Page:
Jun 1, 2018
LEGO robots inspiring STEM careers
Product Development Manager, Erika Smallridge, tells us how LEGO robots are helping to get young people interested in STEM careers.
What is the Tomorrow’s Engineers EEP Robotics Challenge?
It’s a curriculum-linked programme that sees students (11-14s) working together in teams to solve real-world engineering, technology and computing challenges. Student teams across the country learn how to build, program and control autonomous LEGO robots to complete a series of short, exciting aviation missions using LEGO® MINDSTORMS® Education EV3 sets.
What role does the Robotics Challenge play in inspiring the next generation of engineers?
The Robotics Challenge allows young people to be able to connect their education with potential careers in engineering with a futuristic twist. The Robotics Challenge allows young people to find out more and think about areas of robotics engineering, artificial intelligence, automation, design engineering and programming. Areas of engineering like these are progressing very quickly, with robots becoming more accepted in our daily lives and in many industries around the globe.
What do participants get out of it?
The Challenge gives young people of all backgrounds a chance to work with like-minded people, do something fun and hands-on, whilst developing new knowledge and employability skills. Teachers say some of the additional skills young people develop include teamworking, communication, research and problem-solving skills. All great skills for later in life. The Challenge has also allowed teachers to develop their own skills in robotics and programming, with some deciding to enhance their learning through a Masters in robotics! The Challenge allows teachers to work interdepartmentally across the STEM curriculum, which may not be possible otherwise.
How can they use what they’ve learnt once the Challenge is finished?
The Robotics Challenge is a great stepping stone to First LEGO League, an international challenge where student teams design solutions for real world problems and build a mission-solving robot. Other teams use what they have learnt to support the next Robotics Challenge cohort in their school and continue to improve their own skills in robotics. Teams can also enter their projects into The Big Bang Competition and compete against other talented young engineers.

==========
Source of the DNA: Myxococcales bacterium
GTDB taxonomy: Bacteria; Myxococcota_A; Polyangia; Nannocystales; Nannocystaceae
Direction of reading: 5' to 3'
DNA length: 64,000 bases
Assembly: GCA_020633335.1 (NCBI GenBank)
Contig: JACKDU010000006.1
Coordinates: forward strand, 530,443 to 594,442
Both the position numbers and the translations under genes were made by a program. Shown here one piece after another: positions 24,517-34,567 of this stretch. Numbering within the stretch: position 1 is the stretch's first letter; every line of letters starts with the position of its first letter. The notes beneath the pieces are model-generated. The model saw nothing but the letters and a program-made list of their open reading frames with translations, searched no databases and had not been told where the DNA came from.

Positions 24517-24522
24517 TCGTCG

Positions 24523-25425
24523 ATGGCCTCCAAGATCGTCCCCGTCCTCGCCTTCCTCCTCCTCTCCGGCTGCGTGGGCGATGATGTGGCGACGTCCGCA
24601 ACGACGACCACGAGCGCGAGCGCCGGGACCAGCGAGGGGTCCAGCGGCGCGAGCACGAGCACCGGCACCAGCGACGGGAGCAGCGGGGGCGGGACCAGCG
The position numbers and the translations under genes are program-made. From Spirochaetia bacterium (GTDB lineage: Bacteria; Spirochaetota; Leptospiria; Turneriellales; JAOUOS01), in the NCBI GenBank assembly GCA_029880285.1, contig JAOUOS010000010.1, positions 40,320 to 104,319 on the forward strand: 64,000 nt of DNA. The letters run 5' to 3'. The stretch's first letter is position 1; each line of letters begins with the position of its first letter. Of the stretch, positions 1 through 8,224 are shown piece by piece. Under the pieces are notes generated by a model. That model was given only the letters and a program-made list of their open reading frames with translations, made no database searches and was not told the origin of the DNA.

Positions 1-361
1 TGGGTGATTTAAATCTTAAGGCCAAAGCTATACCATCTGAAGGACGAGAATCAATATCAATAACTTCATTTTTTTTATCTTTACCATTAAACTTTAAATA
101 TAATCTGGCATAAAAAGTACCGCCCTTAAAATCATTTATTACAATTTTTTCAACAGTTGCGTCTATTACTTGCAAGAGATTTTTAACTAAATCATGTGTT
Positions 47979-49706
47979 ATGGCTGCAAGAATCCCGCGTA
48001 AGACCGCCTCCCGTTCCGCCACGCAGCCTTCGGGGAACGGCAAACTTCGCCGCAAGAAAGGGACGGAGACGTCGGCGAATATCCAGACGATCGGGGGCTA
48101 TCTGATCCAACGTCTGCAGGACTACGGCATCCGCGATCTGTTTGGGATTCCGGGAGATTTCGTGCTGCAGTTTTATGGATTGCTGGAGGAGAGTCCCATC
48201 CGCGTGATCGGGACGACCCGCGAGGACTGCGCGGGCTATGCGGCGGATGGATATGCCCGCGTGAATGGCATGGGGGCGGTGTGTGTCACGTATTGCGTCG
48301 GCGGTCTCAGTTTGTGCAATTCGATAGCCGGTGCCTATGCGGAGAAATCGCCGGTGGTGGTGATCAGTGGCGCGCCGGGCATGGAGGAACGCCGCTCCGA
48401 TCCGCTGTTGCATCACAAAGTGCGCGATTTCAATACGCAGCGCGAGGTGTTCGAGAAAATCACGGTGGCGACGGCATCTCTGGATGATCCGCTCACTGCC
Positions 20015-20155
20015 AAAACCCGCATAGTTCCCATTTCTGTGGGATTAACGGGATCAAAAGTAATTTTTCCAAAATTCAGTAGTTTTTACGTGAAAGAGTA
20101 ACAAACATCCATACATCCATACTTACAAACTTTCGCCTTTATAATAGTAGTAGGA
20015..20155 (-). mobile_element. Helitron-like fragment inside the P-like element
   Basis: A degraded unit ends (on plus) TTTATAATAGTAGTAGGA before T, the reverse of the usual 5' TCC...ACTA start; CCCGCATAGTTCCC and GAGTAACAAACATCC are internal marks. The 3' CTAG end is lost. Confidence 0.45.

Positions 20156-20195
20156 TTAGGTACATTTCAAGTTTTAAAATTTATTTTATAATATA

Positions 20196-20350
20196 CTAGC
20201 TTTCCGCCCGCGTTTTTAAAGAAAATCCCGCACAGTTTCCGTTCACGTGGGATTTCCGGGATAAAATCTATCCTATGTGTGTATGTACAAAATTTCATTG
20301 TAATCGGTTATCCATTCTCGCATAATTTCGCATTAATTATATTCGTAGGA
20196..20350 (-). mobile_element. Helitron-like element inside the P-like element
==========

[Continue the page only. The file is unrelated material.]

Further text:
How many students/schools are involved in the Robotics Challenge each year?
We have built up the Robotics Challenge over the last three years to work with 400 secondary schools and approximately 20,000 young people. Each year we recruit around 100 new schools to take part and we will be working with around 10,000 young people in 2018/19.
Lots of partners and volunteers support the Challenge, what do they do?
Our amazing volunteers tend to work in engineering or other STEM industries. They want to give something back to the community through engaging and inspiring young people to consider STEM careers in the future. We are attracting more female volunteers, which is great as we can then inspire more girls to consider STEM careers. Volunteers can get involved with a school taking part in the challenge or support as a judge at one of the 25 regional robotics challenge competition heats held around the UK between February and March each year.
We are supported by Helsington Foundation and other employers, including the Royal Air Force. We also work with the Royal Academy of Engineering, STEM Learning, the IET and with support from our 25 host venues to make the Robotics Challenge as exciting and inspiring for all participants as it can be.
What do you like best about working on the Robotics Challenge?
I really like the feedback that I receive from teachers and volunteers about first-hand successes they have experienced when working with individual young people or a great team. Is it delightful when I hear that a young person has been supported to overcome a personal challenge and achieve something that makes them feel proud.
What’s on the horizon?
We’re very happy to say that the Robotics Challenge will continue for at least a further three years and has many opportunities to develop. We will continue to work with the Helsington Foundation and the Royal Air Force and look forward to welcoming more supporters over the next phase.
The Tomorrow’s Engineers EEP Robotics Challenge is led by EngineeringUK and Helsington Foundation, in partnership with the RAF. If you would like to support the Robotics Challenge as a partner or a volunteer working with a student team or if you know a school who would be interested in taking part, see www.tomorrowsengineers.org.uk/robotics for more information. School application deadline: 10 July 2018.< Back to News & Media